But there have been some important breakthroughs, notably the development of olaparib.
Based on the work of Prof Steve Jackson, head of Cancer Research UK laboratories at the University of Cambridge’s Gurdon Institute, this drug is known as a PARP inhibitor as it prevents a protein – PARP – from doing its job of helping damaged cells to repair themselves. Some cancer cells rely on this protein to keep their DNA healthy, meaning inhibiting it can cause cancer cells to die.
Cambridge-based AstraZeneca sells this drug under the brand name Lynparza, and it is now being given to individuals with a faulty BRCA1 or BRCA2 gene as a targeted therapy.
“We are seeing dramatic improvements for these individuals because PARP inhibitors have become a targeted therapy for them,” says Prof Brenton.
“I think we are going to see cures in patients who would never have been cured previously, by those medicines.
“I think that sets a paradigm for other approaches that exploit our understanding of the mechanism behind the chaos.”
Encouragingly, data from the SOLO-1 trial suggests olaparib used as a maintenance treatment more than doubles the five-year disease-free survival time for patients who have newly diagnosed advanced ovarian cancer with BRCA mutations. After five years, 48 per cent of these patients given olaparib were progression-free, compared with 21 per cent given a placebo.
Whole genome sequencing is providing further insight.
Prof Brenton and colleagues have just published research in Nature that, he explained, describes the approach of looking at “the wood, not the trees” – in other words, examining the detail of the genetic changes.
“There is so much chaos, but trying to see patterns in the DNA damage might tell us the way to treat patients. We do a lot of whole genome sequencing and our approach is to take the patterns across the entire genome and start building signatures.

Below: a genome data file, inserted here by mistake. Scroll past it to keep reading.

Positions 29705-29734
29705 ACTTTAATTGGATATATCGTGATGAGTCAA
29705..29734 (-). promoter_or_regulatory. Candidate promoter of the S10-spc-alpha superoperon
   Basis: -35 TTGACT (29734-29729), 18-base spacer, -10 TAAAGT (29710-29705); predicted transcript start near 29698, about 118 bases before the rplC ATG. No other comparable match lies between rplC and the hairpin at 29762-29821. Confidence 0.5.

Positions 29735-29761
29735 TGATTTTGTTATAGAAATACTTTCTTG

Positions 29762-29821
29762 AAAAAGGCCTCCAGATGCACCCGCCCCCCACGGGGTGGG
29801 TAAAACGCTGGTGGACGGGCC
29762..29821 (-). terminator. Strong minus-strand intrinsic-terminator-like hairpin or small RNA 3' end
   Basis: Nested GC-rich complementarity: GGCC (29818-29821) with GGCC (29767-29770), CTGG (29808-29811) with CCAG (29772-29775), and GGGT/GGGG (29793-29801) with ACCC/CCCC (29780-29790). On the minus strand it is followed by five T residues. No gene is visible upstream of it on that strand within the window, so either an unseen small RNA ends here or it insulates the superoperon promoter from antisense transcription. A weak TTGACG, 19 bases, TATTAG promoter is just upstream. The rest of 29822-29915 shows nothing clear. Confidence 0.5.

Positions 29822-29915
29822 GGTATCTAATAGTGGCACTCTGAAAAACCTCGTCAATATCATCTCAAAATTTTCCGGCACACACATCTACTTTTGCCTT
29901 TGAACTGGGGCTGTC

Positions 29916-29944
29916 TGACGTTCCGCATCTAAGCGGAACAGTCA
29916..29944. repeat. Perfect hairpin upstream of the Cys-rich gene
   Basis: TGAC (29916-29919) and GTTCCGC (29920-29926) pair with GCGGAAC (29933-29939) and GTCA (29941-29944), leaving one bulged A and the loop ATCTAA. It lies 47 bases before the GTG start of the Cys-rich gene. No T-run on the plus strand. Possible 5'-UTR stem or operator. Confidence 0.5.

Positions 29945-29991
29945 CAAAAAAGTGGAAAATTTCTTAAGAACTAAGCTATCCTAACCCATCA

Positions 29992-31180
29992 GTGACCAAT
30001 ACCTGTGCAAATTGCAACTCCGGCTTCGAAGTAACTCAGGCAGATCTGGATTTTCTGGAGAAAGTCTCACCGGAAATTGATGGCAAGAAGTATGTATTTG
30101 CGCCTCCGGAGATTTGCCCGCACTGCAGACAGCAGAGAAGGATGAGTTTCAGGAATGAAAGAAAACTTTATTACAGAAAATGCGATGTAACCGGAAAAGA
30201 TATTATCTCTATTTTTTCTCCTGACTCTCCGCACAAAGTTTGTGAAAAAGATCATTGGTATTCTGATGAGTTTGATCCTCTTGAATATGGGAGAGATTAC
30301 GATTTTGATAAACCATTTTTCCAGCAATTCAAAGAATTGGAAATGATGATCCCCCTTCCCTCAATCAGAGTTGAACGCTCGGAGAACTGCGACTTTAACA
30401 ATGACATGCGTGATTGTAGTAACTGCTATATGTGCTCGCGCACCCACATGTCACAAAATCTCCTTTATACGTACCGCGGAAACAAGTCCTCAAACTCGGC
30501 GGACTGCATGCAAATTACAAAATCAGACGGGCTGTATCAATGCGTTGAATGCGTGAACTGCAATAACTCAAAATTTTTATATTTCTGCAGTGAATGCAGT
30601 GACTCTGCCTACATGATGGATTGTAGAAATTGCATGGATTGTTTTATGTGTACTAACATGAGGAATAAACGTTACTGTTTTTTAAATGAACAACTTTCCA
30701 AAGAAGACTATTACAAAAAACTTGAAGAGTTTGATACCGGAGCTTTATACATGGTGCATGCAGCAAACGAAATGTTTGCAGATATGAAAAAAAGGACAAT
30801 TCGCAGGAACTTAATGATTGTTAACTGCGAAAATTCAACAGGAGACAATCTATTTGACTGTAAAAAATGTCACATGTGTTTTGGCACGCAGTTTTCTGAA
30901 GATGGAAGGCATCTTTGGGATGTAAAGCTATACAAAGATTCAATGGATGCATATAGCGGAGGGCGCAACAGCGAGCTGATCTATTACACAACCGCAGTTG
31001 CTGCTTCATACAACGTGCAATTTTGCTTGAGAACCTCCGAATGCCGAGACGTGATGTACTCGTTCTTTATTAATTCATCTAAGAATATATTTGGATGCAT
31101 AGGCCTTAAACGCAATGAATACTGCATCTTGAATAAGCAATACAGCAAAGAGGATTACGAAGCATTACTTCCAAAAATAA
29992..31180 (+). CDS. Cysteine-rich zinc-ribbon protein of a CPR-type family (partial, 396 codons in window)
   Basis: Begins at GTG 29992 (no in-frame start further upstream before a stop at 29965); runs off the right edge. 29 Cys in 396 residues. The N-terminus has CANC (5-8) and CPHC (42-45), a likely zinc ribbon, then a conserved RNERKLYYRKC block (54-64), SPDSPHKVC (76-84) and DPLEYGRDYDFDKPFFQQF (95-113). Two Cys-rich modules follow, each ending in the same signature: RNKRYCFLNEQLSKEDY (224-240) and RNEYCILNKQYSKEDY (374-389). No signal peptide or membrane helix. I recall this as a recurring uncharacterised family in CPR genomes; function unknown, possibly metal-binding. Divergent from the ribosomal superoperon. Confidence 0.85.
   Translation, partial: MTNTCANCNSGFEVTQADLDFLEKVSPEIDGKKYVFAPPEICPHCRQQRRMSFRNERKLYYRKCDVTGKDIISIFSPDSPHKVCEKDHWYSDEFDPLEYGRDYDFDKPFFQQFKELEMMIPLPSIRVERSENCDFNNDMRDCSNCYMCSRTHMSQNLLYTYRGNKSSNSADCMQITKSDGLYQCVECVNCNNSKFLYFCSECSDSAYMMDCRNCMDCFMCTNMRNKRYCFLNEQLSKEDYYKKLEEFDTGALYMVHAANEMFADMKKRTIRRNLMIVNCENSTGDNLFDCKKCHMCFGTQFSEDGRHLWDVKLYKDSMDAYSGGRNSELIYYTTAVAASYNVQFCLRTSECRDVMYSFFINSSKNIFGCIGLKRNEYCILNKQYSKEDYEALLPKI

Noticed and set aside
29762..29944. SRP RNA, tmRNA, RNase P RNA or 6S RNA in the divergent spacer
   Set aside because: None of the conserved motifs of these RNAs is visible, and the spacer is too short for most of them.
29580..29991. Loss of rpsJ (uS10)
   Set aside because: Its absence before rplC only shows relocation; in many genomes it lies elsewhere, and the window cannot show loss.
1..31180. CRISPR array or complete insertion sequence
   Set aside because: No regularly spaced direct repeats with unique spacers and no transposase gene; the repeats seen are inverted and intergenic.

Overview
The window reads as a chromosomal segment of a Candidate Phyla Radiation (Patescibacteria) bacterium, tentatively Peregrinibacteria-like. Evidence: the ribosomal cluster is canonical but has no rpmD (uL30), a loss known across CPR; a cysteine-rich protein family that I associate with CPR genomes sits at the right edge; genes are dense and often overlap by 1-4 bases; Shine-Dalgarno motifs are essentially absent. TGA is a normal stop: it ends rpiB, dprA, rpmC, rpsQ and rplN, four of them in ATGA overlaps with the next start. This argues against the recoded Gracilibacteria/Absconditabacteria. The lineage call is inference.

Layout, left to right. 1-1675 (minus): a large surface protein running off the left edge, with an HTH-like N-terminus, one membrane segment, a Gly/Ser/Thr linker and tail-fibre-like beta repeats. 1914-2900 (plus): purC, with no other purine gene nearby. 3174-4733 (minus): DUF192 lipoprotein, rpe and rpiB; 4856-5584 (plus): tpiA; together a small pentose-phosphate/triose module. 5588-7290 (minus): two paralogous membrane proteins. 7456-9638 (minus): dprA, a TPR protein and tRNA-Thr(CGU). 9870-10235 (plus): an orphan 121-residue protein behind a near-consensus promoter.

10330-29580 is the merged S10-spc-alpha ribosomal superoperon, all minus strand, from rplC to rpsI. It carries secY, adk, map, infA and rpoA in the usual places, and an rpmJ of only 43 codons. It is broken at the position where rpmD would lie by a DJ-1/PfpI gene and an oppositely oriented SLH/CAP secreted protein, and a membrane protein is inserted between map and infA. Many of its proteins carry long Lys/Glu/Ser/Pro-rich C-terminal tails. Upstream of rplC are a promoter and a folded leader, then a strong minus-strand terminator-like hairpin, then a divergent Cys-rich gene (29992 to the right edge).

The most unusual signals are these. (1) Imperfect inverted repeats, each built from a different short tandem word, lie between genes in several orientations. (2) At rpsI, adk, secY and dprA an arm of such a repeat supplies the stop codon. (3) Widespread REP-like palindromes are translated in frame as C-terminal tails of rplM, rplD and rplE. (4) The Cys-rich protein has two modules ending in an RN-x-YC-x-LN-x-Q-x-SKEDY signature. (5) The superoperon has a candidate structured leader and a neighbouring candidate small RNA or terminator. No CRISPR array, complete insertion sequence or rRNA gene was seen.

“By looking at that, we understand the cause, and that may tell us the best way to treat a patient.”
Unlike in cervical or breast cancer, screening trials for ovarian cancer have yet to prove successful at saving lives, nor has immunotherapy proved successful for patients with it.
“What we’ve got to really focus on is prevention,” explained Prof Brenton, who is a senior group leader at the Cancer Research UK Cambridge Institute and honorary consultant in medical oncology at Addenbrooke’s.
“Individuals with higher risk – women with BRCA1 or BRCA2 mutations – can undergo prophylactic surgery. In other words they have their uterus and fallopian tubes removed.
“PARP medicines might mean there are different ways of preventing the cancer. If you took a PARP medicine for a period of time, would that be a way of preventing the disease by clearing out from the fallopian tube the altered cells that were destined to become cancer?”
Cascade testing means family members are checked for BRCA mutations when a woman is diagnosed with ovarian cancer.
“There are many medicines coming, getting to the heart of these DNA damage effects,” added Prof Brenton, who noted that while the best effects of PARP inhibitors are seen in those with BRCA mutations, these drugs can also help others.
“We’ve been in the wilderness for a long time with ovarian cancer. PARP inhibitors are tremendously powerful at indicating the strategy of using synthetic lethality as an approach and finding the medicines that make a tumour cell vulnerable.”
You can learn more at the talk - part of the CBC On Virtual Tour series, for which the Cambridge Independent is media partner. It runs from 12.30-1.30pm on Friday, July 1 online.
Register free via Eventbrite at https://bit.ly/3OMVeTe.